Russian FM: Iran should halt centrifuge production

Lavrov tells CNN that if Tehran halts production, new sanctions won't be adopted; message should be sent that this "is not about regime change."

Iranian President Ahmadinejad at nuclear facility 311 (R) (photo credit: Ho New / Reuters)
Iranian President Ahmadinejad at nuclear facility 311 (R)
(photo credit: Ho New / Reuters)
Russian Foreign Minister Sergey Lavrov called on Iran to take a first step and "freez[e] the production of centrifuges," saying that such a step would prevent fresh sanctions against it.
If Iran makes that first step, Lavrov said in a CNN interview Sunday, Russia won't "adopt new sanctions, neither in the Security Council nor unilaterally."
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Saying that the only way to resolve the Iranian nuclear issue is through negotiations, he added, "I believe that if Iran gets a very clear message [that this] is not about regime change but about non-proliferation issues, I believe we have a chance to start these serious discussions."
Iran welcomed last month a Russian attempt to revive talks with six world powers that are concerned about the its uranium enrichment program, a potential pathway to nuclear weapons, but was vague about what the agenda should be.
"We have not received a complete and official plan offered by Russia for Iran's nuclear issue," Iranian Foreign Ministry Spokesman Ramin Mehmanparast was cited as saying by the ISNA news agency.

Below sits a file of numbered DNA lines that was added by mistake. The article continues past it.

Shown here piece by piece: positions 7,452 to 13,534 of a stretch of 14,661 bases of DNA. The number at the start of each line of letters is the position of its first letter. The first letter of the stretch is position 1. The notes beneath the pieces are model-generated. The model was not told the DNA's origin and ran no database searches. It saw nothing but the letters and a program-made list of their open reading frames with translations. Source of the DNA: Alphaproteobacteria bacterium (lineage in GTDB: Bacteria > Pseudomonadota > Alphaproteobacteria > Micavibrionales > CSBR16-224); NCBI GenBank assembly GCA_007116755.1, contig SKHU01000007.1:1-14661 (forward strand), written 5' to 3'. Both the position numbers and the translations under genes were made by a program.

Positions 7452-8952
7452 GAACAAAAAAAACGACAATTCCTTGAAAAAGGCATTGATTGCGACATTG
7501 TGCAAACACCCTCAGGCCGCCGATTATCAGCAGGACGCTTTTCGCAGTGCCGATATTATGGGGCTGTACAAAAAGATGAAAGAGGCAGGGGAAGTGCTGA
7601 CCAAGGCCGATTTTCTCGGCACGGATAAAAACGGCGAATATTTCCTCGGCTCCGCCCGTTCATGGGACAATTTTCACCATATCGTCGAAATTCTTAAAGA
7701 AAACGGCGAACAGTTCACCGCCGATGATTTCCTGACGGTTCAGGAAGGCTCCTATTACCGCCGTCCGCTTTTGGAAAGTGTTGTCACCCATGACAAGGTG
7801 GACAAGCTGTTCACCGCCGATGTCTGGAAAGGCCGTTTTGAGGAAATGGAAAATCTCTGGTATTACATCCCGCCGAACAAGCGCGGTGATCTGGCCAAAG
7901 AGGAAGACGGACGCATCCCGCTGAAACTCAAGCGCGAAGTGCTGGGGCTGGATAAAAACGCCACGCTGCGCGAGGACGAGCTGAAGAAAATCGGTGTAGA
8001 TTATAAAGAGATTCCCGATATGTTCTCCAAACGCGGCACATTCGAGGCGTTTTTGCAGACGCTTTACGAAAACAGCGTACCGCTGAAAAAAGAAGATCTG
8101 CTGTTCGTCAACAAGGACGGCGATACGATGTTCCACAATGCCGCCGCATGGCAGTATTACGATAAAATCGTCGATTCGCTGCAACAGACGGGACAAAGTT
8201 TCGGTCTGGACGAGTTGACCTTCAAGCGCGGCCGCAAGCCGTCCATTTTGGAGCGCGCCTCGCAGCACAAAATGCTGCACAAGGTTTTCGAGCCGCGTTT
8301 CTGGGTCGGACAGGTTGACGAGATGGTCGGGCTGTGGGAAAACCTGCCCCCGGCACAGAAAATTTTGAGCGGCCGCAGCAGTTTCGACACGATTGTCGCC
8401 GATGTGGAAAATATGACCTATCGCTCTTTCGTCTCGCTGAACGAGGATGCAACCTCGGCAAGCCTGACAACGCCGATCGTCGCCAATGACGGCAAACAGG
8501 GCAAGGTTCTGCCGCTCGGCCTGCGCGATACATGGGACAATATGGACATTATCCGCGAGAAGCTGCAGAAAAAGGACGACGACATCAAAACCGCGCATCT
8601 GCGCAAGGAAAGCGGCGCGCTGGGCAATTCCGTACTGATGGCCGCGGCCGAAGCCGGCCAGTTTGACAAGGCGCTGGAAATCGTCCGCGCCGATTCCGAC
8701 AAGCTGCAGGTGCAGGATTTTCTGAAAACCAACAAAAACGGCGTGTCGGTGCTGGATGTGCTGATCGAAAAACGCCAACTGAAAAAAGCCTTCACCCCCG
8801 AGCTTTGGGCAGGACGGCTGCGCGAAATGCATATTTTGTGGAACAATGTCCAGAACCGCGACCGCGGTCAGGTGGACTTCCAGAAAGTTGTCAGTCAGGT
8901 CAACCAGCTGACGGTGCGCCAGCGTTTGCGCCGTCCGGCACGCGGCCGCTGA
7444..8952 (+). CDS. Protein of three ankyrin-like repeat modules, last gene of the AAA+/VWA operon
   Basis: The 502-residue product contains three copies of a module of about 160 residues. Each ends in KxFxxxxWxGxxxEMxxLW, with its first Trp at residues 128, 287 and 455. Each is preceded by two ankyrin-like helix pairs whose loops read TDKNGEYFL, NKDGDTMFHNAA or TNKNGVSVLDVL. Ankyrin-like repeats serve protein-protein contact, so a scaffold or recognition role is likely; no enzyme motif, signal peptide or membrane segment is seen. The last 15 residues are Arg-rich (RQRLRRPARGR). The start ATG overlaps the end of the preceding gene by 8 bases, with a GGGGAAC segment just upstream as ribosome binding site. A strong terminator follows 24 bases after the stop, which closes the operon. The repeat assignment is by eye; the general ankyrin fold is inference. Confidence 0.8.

After meeting Russian Security Council secretary Nikolai Patrushev, his Iranian counterpart said a proposal by Moscow, details of which have not been made public, could be used to re-launch the talks that stalled in January.

"Our Russian friends' suggestion could be a basis for starting talks for regional and international cooperation especially in the field of peaceful nuclear activities," Saeed Jalili, secretary general of Iran's National Security Council, told state broadcaster IRIB.

Jalili's general remarks gave no indication Iran was now prepared, unlike previously, to address what the powers see as the crucial concern -- its uranium enrichment drive, which UN inspectors say Iran has not proven is for peaceful energy only.

Talks between Iran and the five permanent members of the UN Security Council, the United States, Russia, China, Britain and France, plus Germany (known as the EU3+3 or P5+1), in Istanbul in January foundered with Iran insisting on having what it says is its right to produce nuclear fuel recognized.

Since then, Iran has vowed to increase its enrichment activities and shift its production of higher grade fuel to an underground bunker that would be less vulnerable to a military strike.